My question is directed to "Mr. Raspberry" further long..
First, who is this "Mr. Raspberry"? Anyone I know???
Anyway, your post raises an interesting philosophical question (and appropriate here, since you raised the issue of philosophy). That is, is something still that something if it is completely changed and is now largely different from what it used to be? Or, to put it another way, "is it still accurate to refer to it as an X if it has morphed into something completely different (a Y)?" Needless to say, I think the answer to these question is "No.", but there are some real world examples of companies that think otherwise. Two examples of this are the Toyota Corolla and Microsoft Windows. In the former case, Toyota has used the Corolla label over the years for very different types of cars. Since the word doesn't mean anything, they are, of course, free to use it as they see fit, but it is confusing and annoying for the consumer. Similarly, Microsoft calling their "Windows 10 Iot for the Pi" Windows is silly, since it has nothing in common with what the consumer generally associates with the term "Windows" (namely, being compatible with their existing base of x86 Windows software and having a pretty GUI - Windows 10 Iot has neither of these). The point is that Windows is not (or should not, in this author's opinion) simply be a synonym for "OS produced by Microsoft" - it should actually mean something.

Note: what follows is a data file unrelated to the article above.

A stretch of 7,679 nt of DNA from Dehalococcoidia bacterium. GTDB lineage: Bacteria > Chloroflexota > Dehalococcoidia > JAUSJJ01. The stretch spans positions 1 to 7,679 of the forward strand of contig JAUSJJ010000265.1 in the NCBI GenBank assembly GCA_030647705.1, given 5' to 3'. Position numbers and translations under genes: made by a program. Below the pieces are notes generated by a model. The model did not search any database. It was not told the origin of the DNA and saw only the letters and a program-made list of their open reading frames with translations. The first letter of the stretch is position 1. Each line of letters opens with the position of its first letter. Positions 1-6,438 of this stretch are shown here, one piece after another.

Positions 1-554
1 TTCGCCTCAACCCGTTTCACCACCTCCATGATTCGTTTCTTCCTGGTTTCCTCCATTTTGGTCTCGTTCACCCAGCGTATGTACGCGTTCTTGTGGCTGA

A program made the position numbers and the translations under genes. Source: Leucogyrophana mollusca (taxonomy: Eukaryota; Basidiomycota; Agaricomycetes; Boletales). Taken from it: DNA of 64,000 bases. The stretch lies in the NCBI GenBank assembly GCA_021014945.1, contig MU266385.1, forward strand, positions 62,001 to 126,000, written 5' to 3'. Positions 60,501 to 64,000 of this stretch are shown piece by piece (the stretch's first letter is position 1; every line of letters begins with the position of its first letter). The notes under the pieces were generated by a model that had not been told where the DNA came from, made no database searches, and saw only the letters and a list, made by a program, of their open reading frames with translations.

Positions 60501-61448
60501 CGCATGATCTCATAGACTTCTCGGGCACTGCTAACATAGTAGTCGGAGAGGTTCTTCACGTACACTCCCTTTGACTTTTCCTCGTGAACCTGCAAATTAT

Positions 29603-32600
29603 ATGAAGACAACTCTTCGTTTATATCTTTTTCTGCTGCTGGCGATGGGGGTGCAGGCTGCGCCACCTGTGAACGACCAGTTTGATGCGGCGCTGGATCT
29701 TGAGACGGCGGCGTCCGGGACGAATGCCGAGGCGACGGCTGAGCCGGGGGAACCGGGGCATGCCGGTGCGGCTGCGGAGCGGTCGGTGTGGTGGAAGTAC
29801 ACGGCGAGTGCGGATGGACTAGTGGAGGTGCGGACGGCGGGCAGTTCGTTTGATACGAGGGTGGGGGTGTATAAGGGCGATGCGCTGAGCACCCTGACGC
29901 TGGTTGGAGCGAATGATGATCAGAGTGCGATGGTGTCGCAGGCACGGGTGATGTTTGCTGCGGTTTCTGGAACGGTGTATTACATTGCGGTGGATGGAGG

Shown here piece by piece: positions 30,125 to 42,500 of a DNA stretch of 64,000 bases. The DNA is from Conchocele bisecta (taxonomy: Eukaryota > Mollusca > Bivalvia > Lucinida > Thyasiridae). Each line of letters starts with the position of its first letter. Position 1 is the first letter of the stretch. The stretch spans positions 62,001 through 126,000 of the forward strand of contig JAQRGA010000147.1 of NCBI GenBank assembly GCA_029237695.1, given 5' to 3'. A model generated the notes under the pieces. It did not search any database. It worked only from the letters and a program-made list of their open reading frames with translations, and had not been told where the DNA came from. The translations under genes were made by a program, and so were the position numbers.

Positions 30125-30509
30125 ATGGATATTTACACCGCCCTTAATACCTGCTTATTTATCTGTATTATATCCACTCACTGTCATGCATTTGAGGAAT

Now, what does all of this have to do with this thread? Well, it is not impossible that at some future date, the Raspberry Pi Foundation (or whatever they end up calling themselves in that future time) may produce a computer that does not require an SD card to boot, but that board will not be (in this author's opinion) a Raspberry Pi. It will be something else.
By definition, the RPi is an SBC that boots from an SD card. Just as "Windows" is a PC OS that respects your existing base of x86 software and gives you a nice, pretty, user-friendly GUI.
A few other comments:
- You didn't answer my question about "Why you want to do this" or why you can't just treat the SD card as being equivalent to one of the capacitors on the board. Note, incidentally, that if you do this, you don't need a very big SD card - it can be only 100 megs or thereabouts. So, essentially it becomes a zero-cost item.
- To all the others who suggested using a Model A and booting from USB, note that this doesn't fit the OP's requirements, since he mentioned it running "offline". As I understand it, the "Model A booting from USB" thing requires another PC as the host - i.e., it won't work with a USB hard disk. Correct me if I am wrong...
And some folks need to stop being fanboys and see the forest behind the trees.
(One of the best lines I've seen on this board lately)